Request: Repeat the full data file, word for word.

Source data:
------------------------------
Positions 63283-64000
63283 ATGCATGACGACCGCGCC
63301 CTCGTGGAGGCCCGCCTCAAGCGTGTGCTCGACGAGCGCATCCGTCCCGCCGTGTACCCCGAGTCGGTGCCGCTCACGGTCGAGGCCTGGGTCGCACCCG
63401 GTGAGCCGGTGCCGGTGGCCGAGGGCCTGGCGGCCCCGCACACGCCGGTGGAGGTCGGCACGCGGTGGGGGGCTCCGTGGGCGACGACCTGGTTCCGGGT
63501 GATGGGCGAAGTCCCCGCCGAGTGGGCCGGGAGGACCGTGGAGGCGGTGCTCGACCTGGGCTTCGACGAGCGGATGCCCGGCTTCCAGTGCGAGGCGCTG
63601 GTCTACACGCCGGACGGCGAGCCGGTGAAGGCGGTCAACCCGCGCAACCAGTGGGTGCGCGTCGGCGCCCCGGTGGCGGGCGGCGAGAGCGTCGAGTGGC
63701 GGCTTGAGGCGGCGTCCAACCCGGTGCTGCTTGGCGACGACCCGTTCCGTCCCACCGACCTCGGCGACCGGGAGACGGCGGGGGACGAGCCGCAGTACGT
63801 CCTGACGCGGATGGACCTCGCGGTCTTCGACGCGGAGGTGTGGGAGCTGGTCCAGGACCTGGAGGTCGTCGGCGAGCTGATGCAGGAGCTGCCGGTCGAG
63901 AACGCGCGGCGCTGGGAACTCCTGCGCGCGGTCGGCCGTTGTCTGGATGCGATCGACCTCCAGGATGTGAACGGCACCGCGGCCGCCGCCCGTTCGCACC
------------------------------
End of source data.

Positions 63283-64000
63283 ATGCATGACGACCGCGCC
63301 CTCGTGGAGGCCCGCCTCAAGCGTGTGCTCGACGAGCGCATCCGTCCCGCCGTGTACCCCGAGTCGGTGCCGCTCACGGTCGAGGCCTGGGTCGCACCCG
63401 GTGAGCCGGTGCCGGTGGCCGAGGGCCTGGCGGCCCCGCACACGCCGGTGGAGGTCGGCACGCGGTGGGGGGCTCCGTGGGCGACGACCTGGTTCCGGGT
63501 GATGGGCGAAGTCCCCGCCGAGTGGGCCGGGAGGACCGTGGAGGCGGTGCTCGACCTGGGCTTCGACGAGCGGATGCCCGGCTTCCAGTGCGAGGCGCTG
63601 GTCTACACGCCGGACGGCGAGCCGGTGAAGGCGGTCAACCCGCGCAACCAGTGGGTGCGCGTCGGCGCCCCGGTGGCGGGCGGCGAGAGCGTCGAGTGGC
63701 GGCTTGAGGCGGCGTCCAACCCGGTGCTGCTTGGCGACGACCCGTTCCGTCCCACCGACCTCGGCGACCGGGAGACGGCGGGGGACGAGCCGCAGTACGT
63801 CCTGACGCGGATGGACCTCGCGGTCTTCGACGCGGAGGTGTGGGAGCTGGTCCAGGACCTGGAGGTCGTCGGCGAGCTGATGCAGGAGCTGCCGGTCGAG
63901 AACGCGCGGCGCTGGGAACTCCTGCGCGCGGTCGGCCGTTGTCTGGATGCGATCGACCTCCAGGATGTGAACGGCACCGCGGCCGCCGCCCGTTCGCACC